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Houston’s Monthly Metrics: September

The following article originally appeared in the September newsletter to clients of Kiley Advisors, LLC for the purpose of providing the latest leading indicators and industry issues to those clients.  Reprinted with permission.

The Houston construction market is firing on all cylinders.  In addition to the hot market segments such as office and light industrial, now k-12 and healthcare are gaining momentum as well.  With the Affordable Care Act somewhat more “known”, the delayed construction of many medical facilities is now being planned or is underway.  Under the direction of their leader Dr. Robbins at the Texas Medical Center, Houston is poised to become one of the leading research parks in the world.

In the school market, there seems to be a strong resurgence.  On the heels of Cypress-Fairbanks ISD passing their massive $1.2 billion bond in May, Katy ISD has announced plans for a $748 million bond and Fort Bend ISD for a $495 million bond, both to be on the ballots this November.  In addition, Klein and Conroe are rumored to be joining the ballot as well.  Should these bonds all pass, that could bring in more than $3 billion this year to be spent over the next 3-5 years for new school buildings, renovations and additions.  When you add in the other school districts, including HISD, the k-12 market is finally looking good again.

CBRE’s third quarter preview shows continued growth in the Houston markets with retail and light industrial both continuing to have positive metrics.  In looking at the office market, there are currently over 100 proposed office projects being tracked, of which CBRE has targeted 38 they expect to be built.  This is in addition to the 47 projects under construction in the second quarter, the majority being delivered in 2015.  If the rumored layoffs from one of the big oilfield companies are true, there could be a temporary cool down of the office market until that space is absorbed.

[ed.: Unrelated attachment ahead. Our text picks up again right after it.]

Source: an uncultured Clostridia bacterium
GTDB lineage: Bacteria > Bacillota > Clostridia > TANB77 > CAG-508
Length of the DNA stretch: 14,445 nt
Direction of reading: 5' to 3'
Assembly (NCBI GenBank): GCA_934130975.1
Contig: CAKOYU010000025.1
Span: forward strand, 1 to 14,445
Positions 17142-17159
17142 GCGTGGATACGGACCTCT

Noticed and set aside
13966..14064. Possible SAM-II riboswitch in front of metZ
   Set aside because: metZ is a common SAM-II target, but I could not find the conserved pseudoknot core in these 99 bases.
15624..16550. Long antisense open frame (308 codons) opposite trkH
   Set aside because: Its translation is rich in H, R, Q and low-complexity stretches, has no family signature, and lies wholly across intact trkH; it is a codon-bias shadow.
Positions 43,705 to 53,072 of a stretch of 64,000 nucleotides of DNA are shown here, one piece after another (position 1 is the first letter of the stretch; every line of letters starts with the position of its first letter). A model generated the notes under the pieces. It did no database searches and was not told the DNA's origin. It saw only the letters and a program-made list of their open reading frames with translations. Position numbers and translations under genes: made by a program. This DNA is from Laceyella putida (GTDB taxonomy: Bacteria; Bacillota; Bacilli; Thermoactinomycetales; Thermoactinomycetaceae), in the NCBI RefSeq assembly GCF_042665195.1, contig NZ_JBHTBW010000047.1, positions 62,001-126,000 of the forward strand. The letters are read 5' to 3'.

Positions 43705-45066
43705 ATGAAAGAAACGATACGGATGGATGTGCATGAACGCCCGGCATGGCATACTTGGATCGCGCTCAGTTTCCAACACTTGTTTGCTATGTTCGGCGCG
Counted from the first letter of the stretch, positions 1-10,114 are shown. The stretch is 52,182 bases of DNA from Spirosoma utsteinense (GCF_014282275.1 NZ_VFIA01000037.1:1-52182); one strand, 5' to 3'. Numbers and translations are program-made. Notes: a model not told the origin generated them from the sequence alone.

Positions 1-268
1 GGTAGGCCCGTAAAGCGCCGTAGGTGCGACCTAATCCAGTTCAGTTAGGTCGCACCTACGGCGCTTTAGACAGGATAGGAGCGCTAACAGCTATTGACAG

The Architecture Billings Index (ABI) had a strong rebound in July, with all their indices turning positive.  This signifies that the rest of the nation has pulled out of the recession and is catching up to the prosperity Houston has been experiencing.  The City of Houston permits continue to outpace 2013 (by over 40% as of July) with no signs of slowing.  If these numbers hold, that would put Houston on pace for about $5.7 billion in non-residential permits, and nearly $2.8 billion in residential permits for a total of roughly $8.5 billion.  $8.5 billion would be over 45% higher than 2008’s $5.7 billion, the highest year for permits since we began tracking them in 2002.  As you may have noticed, that would mean this year’s non-residential permits would equal all the permits of 2008.  Let’s hope the momentum stays.


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